Война в Европа отново? Не в наше име! /Отворено писмо от 60 видни германски личности/

Отвореното писмо на 60 видни личности до правителството на Германия, публикувано на 5 декември 2014 г. в седмичника Die Zeit, предизвиква нестихващ интерес сред европейската общественост. В България за този дебат беше съобщено между другото. Премълчаването на критични мнения и алтернативни инициативи на официалния геополитически курс, прокламиран от оста Брюксел-Вашингтон, у нас не е за първи път. Защо ли?

Публикувам в блога превод на Отвореното писмо на английски език.
Оригиналният текст на писмото на немски език може да се намери на линка:

/Проф. Кр. Петков/

Open Letter
War in Europe Again?
Not in Our Names!’


The open letter to the German government, parliament, and
media, excerpted here, was signed by more than 60 prominent
German personalities and published in the weekly Die Zeit
on Dec. 5. The initiators were Horst Teltschik (CDU), advisor
to then-Chancellor Helmut Kohlat the time German of reunification;
Walther Stützle (SPD), former Secretary of State for the
Ministry of Defense; and Antje Vollmer (Greens), former Bundestag
Vice President.

Teltschik said, in motivating the appeal,
“We are giving a political signal that the justified criticism of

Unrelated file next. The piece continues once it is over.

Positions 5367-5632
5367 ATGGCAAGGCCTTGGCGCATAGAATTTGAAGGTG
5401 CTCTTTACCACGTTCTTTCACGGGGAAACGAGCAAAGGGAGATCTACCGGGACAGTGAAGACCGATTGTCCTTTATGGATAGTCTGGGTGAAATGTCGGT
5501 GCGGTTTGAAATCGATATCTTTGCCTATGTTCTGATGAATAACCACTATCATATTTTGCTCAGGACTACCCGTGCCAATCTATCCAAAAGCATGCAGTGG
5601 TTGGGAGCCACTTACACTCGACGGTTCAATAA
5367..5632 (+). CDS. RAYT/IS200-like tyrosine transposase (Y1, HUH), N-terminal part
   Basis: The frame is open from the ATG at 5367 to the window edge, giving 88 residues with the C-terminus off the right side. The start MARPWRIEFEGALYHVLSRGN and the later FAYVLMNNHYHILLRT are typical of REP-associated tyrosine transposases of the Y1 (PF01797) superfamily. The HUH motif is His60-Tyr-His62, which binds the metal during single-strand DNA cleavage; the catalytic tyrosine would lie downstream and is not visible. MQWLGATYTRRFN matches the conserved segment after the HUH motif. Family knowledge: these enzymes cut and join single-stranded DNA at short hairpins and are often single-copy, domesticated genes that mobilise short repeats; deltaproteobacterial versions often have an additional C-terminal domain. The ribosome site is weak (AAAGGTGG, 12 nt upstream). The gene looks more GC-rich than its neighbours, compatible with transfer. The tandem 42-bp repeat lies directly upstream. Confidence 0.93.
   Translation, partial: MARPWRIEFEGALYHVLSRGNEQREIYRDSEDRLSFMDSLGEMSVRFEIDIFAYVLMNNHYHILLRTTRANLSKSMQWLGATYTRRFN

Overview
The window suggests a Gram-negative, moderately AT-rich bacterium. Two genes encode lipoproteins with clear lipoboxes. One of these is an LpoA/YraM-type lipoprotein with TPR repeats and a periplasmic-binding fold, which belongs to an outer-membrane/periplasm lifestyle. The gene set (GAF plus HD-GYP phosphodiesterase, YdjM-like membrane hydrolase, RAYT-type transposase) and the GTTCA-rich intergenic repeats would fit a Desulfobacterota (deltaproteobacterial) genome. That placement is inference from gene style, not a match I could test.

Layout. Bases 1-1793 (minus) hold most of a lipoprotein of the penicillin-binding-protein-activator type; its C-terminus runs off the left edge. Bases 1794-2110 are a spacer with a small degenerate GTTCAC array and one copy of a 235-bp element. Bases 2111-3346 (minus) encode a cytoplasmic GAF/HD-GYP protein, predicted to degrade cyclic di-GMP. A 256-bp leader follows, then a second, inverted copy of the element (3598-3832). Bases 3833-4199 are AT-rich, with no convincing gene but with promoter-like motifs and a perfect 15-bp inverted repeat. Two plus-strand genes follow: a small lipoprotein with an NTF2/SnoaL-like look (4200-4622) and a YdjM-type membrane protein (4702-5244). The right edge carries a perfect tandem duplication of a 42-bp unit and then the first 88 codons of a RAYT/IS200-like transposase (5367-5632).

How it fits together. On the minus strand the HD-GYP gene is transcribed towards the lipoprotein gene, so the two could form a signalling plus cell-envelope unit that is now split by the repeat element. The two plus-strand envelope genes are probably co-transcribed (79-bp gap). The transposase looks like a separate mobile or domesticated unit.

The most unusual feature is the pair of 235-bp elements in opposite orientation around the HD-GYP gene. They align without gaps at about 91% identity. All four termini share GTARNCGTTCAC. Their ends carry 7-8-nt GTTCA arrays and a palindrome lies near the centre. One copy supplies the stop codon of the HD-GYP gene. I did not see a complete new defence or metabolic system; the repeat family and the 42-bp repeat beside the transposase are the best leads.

Russia’s Ukraine policy should not wipe out all the progress that we have made in the past 25 years in relations with Russia.”


Nobody wants war. But North America, the European
Union, and Russia are inevitably driving towards war if
they do not finally halt the disastrous spiral of threats
and counter-threats. All Europeans, including Russia,
are jointly responsible for peace and security. Only
those who do not lose sight of this goal can avoid fatal

The Ukraine conflict shows that the quest for power
and domination has not been overcome. In 1990, at the
end of the Cold War, we all hoped that it would be. But
the success of the détente policy and the peaceful revolutions
allowed people to become lethargic and careless.
In both East and West. The Americans, Europeans,
and Russians all lost, as their guiding principle, the idea
of permanently banishing war from their relationship.
Otherwise it is impossible to explain either the West’s
eastward expansion without simultaneously deepening
cooperation with Moscow—a policy which Russia sees
as a threat—or Putin’s annexation of Crimea in violation
of international law.

At this moment of great danger for the continent,
Germany has a special responsibility for the maintenance
of peace. Without the will for reconciliation of
the people of Russia, without the foresight of Mikhail
Gorbachov, without the support of our Western allies,
and without the prudent action by the then-Federal government,
the division of Europe would not have been overcome.
To allow German unification to evolve peacefully was a great
gesture, shaped by the wisdom of the victorious powers. It was
a decision of historic proportions.

Once the division of Europe was overcome, permanent peace
and security, from Vancouver to Vladivostok, should have developed, as had been agreed by all the 35 heads of state and government of the OSCE member states in November 1990, in the